To hear Jim speak about our  trip, check out this YouTube video ( 2:14-):

Extended Interview: Jim Reed, extreme weather photographer (KRCG)


24 July 2012 – Dog days, Drought relief, and Dancing Anemometers

This morning we had a storm with 30-50+ mph winds charge southeast through the western Chicago suburbs.
Here in Bolingbrook, Illinois, we got 0.50 inches (1.3cm) of much needed rain.

I am still in the setup phase of my weather instruments, so the fixed setup (Davis Vantage Pro) and mobile setup (Davis Vantage Vue, used for correlation vs. the fixed unit) are both in the wind shadow of my house. The fixed units anemometer will be relocated to the roof after I get some lightning protection up there.

I measured peak winds of 28 mph, but the roar of the wind in the trees and sound of wind-driven rain is consistent with 45-50 mph wind gusts. A better look at the storm shows the wind and temperature field (just after its passing):


After the brief visit to the 70-degree mark, we’ll soar back near 90, with even warmer temperatures tomorrow. We can expect to touch the century mark again, as we have so many times this year. Back to the dog days of July and August! (Make sure to protect your face with your favorite hat, like Barb and Joe’s dog, Skuttlebutt.)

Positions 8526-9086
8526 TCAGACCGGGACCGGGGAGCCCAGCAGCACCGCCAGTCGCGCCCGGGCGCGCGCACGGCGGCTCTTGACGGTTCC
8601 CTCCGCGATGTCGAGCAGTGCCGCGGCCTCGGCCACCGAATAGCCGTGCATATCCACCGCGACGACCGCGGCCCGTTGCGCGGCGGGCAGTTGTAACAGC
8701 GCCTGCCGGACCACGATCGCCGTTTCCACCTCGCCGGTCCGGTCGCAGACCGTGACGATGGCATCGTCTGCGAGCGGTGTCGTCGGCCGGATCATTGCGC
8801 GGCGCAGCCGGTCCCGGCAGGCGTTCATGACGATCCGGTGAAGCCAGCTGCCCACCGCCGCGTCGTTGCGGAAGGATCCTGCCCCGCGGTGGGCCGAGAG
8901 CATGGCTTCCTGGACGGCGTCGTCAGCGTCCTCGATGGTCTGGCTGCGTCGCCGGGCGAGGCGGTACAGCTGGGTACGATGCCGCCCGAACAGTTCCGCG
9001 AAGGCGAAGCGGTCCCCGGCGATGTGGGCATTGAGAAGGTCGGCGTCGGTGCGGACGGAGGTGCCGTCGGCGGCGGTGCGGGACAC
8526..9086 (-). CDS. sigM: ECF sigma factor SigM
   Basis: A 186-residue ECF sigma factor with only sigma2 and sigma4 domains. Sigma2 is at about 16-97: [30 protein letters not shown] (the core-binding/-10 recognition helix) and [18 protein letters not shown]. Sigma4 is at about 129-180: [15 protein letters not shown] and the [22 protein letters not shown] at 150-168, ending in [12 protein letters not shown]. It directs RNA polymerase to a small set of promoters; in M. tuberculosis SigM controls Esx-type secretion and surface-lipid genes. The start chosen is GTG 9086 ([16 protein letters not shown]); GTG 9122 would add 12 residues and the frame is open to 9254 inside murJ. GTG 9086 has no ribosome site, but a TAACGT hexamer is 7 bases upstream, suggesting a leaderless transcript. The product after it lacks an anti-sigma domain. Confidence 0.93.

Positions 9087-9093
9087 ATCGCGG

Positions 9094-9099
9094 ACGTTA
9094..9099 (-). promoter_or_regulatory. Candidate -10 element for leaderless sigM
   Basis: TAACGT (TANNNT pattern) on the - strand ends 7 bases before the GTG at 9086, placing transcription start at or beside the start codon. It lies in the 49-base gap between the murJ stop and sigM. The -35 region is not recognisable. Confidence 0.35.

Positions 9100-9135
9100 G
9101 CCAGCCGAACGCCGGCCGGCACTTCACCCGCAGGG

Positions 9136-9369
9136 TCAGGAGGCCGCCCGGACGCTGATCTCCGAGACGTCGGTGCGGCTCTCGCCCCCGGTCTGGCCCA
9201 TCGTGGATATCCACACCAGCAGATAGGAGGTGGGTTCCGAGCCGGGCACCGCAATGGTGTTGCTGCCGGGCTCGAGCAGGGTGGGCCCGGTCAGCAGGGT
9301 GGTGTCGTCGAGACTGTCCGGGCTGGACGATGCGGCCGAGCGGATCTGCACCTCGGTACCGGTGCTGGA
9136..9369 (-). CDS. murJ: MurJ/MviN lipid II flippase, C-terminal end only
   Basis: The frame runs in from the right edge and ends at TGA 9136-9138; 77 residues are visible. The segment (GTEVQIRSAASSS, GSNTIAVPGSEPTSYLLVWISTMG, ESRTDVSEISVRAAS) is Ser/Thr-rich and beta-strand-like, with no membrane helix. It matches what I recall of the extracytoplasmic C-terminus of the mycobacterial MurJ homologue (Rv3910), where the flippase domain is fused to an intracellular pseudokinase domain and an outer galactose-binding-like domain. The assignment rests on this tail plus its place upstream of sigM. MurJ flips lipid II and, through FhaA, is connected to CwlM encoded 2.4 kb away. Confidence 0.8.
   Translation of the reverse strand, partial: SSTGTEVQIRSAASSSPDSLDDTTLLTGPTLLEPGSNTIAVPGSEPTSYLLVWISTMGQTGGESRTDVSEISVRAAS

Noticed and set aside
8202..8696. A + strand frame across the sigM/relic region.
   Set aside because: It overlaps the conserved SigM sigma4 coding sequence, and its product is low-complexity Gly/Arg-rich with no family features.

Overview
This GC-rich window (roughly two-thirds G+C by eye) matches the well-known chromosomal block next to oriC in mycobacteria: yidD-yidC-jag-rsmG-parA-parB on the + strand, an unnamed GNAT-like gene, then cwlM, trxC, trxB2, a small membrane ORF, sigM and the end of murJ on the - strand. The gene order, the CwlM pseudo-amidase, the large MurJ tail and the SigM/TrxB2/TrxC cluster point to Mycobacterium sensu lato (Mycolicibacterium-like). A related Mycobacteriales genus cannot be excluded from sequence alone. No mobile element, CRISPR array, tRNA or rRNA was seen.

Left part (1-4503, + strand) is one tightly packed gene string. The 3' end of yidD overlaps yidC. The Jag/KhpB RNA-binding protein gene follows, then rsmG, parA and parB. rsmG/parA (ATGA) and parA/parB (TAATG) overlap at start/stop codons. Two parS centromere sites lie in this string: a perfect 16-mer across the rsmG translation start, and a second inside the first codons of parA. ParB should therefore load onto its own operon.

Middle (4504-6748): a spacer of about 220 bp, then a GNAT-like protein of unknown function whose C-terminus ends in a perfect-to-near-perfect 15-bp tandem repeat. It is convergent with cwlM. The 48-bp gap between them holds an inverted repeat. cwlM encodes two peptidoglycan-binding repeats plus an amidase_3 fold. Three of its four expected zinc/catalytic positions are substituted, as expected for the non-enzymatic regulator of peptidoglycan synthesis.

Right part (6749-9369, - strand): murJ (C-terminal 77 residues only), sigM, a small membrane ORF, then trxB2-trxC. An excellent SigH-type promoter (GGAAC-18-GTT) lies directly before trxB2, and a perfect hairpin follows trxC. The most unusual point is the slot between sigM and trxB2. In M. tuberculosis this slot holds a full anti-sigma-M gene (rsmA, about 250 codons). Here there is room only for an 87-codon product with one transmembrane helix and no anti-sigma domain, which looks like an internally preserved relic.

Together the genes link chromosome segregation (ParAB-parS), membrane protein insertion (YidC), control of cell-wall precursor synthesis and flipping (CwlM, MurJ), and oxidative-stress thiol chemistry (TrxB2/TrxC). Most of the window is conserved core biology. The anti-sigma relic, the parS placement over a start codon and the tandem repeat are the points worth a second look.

Special Congratulations to Kelly DeLay

Kelly DeLay, who was part of our expedition, received a WEBBY AWARD for his Clouds365.com web site. Among other things, you can see the two tornadoes we witnessed on our trip:

Tornado - Between Altavista,KS and Council Grove,KS Tornado - S. of Wellington, TX - 30 April 2012
27 April 2012 – near Council Grove, KS30 April 2012 – S. of Wellington, TX
(Click on an image to see a larger version at Clouds365.com)

Kelly also gots props from CNN at http://www.cnn.com/2012/05/01/tech/web/webby-award-winners/index.html?hpt=hp_bn11

01 May 2012 – The Way Home

  • 0700 – wake, shower
  • 0730 – breakfast
  • 0830 – depart Altus, OK; go S to US287
  • ???? – turn onto TX114 for DFW Airport
  • 1230 – say farewells
  • 1600 – leave Dallas on UA3451 for Chicago (ORD) – plane delayed 42 minutes
  • 1915 – Arrive in Chicago
  • 2100 – (approximate) arrive at home, safe and sound

CASUALTIES OF TRAVEL: One pair of leather shoes (sole split) and a dead notebook (hopefully just an ‘old battery’ issue)

30 April 2012 – PRELIMINARY – DAY 10 – The 5% Solution

  • 0700 – wake up; shower
  • 0900 – breakfast
  • Some chaser humor: “portions of west Texas and the Texas panhandle were severely damaged by last night’s storms, as shown on the map below”


  • Sir Richard Pell, Earl of Waffles (no relation to the Earl of Sandwich) posed with one of his famed breakfast creations. “Brilliant!”


  • 1030 – meet at van